As Elon Musk’s new biography by Walter Isaacson is read worldwide, the reasons behind the visionary tycoon’s obsession with ‘X’ has fascinated the world. In his own words Musk has said that the letter “embodies the imperfections in us all that make us unique”. Psychologist Leon Seltzer has suggested that Musk appreciates X’s malleability—how it can be birth and death, cancellation and multiplication, nothing and everything. Yet there may be a more meaningful reason to admire “X” in the lexicon of sustainability! Even though this version of X also refers to an arcane numeral rather than just a letter of the alphabet!
In the year of my birth, 1973, a National Commission on Minerals Policy published a series of reports prompted by concerns similar to what we are experiencing today with reference to materials criticality. James Boyd, the executive director of the commission gave a lecture on the topic titled The Resource Trichotomy, referring to materials, energy, and the environment. This was subsequently revisited by the former director of the National Institutes of Standards and Technology Lyle Schwartz in a paper in 1998 in which he presented a diagram on materials and sustainability.
The “materials cycle” can only keep up with rising demand if we can find ways of being more efficient at resource usage without succumbing to a rebound effect of increased demand. The same year that Schwartz published his paper, the Organization for Economic Cooperation and Development (OECD), which now boasts a major annual Responsible Minerals Forum, adopted a long-range goal to decrease materials intensities by a factor of ten over the next four decades. This would be equivalent to using only 66 pounds of materials per $100 gross domestic product, compared to the present value of approximately 660 pounds per $100 GDP. Underlying this target setting was what has been often called a “Factor X” approach to materials policy.
The concept has its origins with the German government’s planning processes, inspired by the physicist Friedrich Schmidt-Bleek in the 1990s. Bleek, who was affectionately called “Bio,” noted that if sustainable development is to be achieved globally and for all of humankind, industrialized countries must reduce their consumption of resources by a factor of 10 (the roman numeral X), or 90 percent, within fifty years. Subsequently he established the World Resources Forum, which began to hold annual summer gatherings in Davos, Switzerland, as a more science-focused shadow event to the World Economic Forum, held at the same venue in winter. In 1995, the German legislator and co-president of the MISSING WORD Ernst-Ulrich von Weizsäcker stated that a factor of four can double wealth and halve resource consumption. The efforts of von Weizsäcker were also supported by the Club of Rome—an institution that had emerged from the Limits to Growth modeling enterprise of the early 1970s.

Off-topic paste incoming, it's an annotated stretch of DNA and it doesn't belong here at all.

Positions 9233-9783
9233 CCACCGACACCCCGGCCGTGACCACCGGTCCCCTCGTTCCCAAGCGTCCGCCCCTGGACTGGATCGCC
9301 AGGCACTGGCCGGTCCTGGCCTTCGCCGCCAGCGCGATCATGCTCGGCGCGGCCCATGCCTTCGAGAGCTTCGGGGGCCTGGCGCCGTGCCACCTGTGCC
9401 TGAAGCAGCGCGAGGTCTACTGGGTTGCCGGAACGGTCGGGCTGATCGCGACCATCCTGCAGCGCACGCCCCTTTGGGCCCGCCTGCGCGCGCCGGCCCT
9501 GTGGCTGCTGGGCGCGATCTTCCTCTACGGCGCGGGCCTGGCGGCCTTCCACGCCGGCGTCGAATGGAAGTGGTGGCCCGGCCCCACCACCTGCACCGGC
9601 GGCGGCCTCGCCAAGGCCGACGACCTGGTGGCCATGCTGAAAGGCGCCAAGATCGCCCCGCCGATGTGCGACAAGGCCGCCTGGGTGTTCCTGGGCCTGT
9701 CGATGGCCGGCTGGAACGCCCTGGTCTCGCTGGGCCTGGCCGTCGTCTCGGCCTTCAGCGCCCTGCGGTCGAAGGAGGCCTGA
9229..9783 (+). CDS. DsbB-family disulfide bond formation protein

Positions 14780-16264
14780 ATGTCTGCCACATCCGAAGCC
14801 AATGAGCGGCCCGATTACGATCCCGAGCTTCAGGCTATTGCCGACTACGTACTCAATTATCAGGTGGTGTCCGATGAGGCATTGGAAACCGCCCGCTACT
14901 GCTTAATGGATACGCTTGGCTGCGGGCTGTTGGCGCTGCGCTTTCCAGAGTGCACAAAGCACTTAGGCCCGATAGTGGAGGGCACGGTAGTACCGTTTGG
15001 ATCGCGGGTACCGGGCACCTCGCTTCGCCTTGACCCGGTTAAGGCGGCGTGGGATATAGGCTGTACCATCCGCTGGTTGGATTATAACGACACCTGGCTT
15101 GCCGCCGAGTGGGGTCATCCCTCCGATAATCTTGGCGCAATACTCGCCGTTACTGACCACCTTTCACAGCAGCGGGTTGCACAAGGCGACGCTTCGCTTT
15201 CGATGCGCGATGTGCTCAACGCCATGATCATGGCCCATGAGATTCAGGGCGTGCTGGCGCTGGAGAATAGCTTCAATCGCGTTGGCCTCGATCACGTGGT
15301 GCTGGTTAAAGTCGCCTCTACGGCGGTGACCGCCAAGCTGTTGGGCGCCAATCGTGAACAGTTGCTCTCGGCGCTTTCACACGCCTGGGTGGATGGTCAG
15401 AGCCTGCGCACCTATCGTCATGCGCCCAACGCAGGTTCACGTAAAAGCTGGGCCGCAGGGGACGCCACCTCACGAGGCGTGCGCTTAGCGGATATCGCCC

The German Environment Agency still champions the Factor X target-setting rubric on its websites and states that increasingly intensive use of natural resources by humans is causing ecosystems to exceed their stress limits and exacerbating global environmental problems. In the last 40 years, the global extraction of raw materials has more than tripled to around 85 billion tons per year. Today, this already significantly exceeds the earth’s regenerative capacity and endangers the development opportunities of future generations.
In essence, the concept suggests that the “use of natural resources must become x times more intelligent and efficient.” X times more use could be made and therefore x times more wealth be generated from a ton of raw material. Thus a factor of 4 (= 75 percent increase), 10 (90 percent), or more suggests the efficiency increase that could be attained, and the symbolism of “X” implies that this factor has unforeseen potential.
On the social and economic side, the Factor X approach finds an interesting manifestation in what the supply side economist Miles Kimball calls the “Aluminum Rule.” Formulated as a less demanding version of the biblical Golden Rule, he states it as follows: “When acting collectively—or considering collective actions—put a weight on the welfare of human beings outside the in-group at least one-hundredth as much as the welfare of those in the in-group.”13 Hence social investments in resource development could be considered in terms of a “Factor 100.” While working on my recent book Soil to Foil, I contacted Kimball and asked him why he used the metaphor of aluminum, and he noted that it was simply because in contrast with a rare luxury metal like gold, he wanted to suggest a more practical everyday metal!
By this “rule of thumb,” a dollar is one hundred times as valuable to someone who has only one tenth the income. The Aluminum Rule thus alerts us to always keeping an eye on the return on investment in well-being and livelihood when deciding on resource investments. Ultimately, it is such careful targeting and calibration of our resource usage that will keep industry and citizens in general on track toward a more sustainable future.
Bringing home the point to Elon Musk, as he develops his business empires from Space-X to Tesla, the “Factor X” of material supply needs should be the one he should pay most attention to. Any admirable vision related to the technologies to fuel the EV revolution or habitation on Mars will inexorably be linked to how we consider multiplier effects of our resource consumption and conservation, embodied in the numerical and alphabetical connotations of X!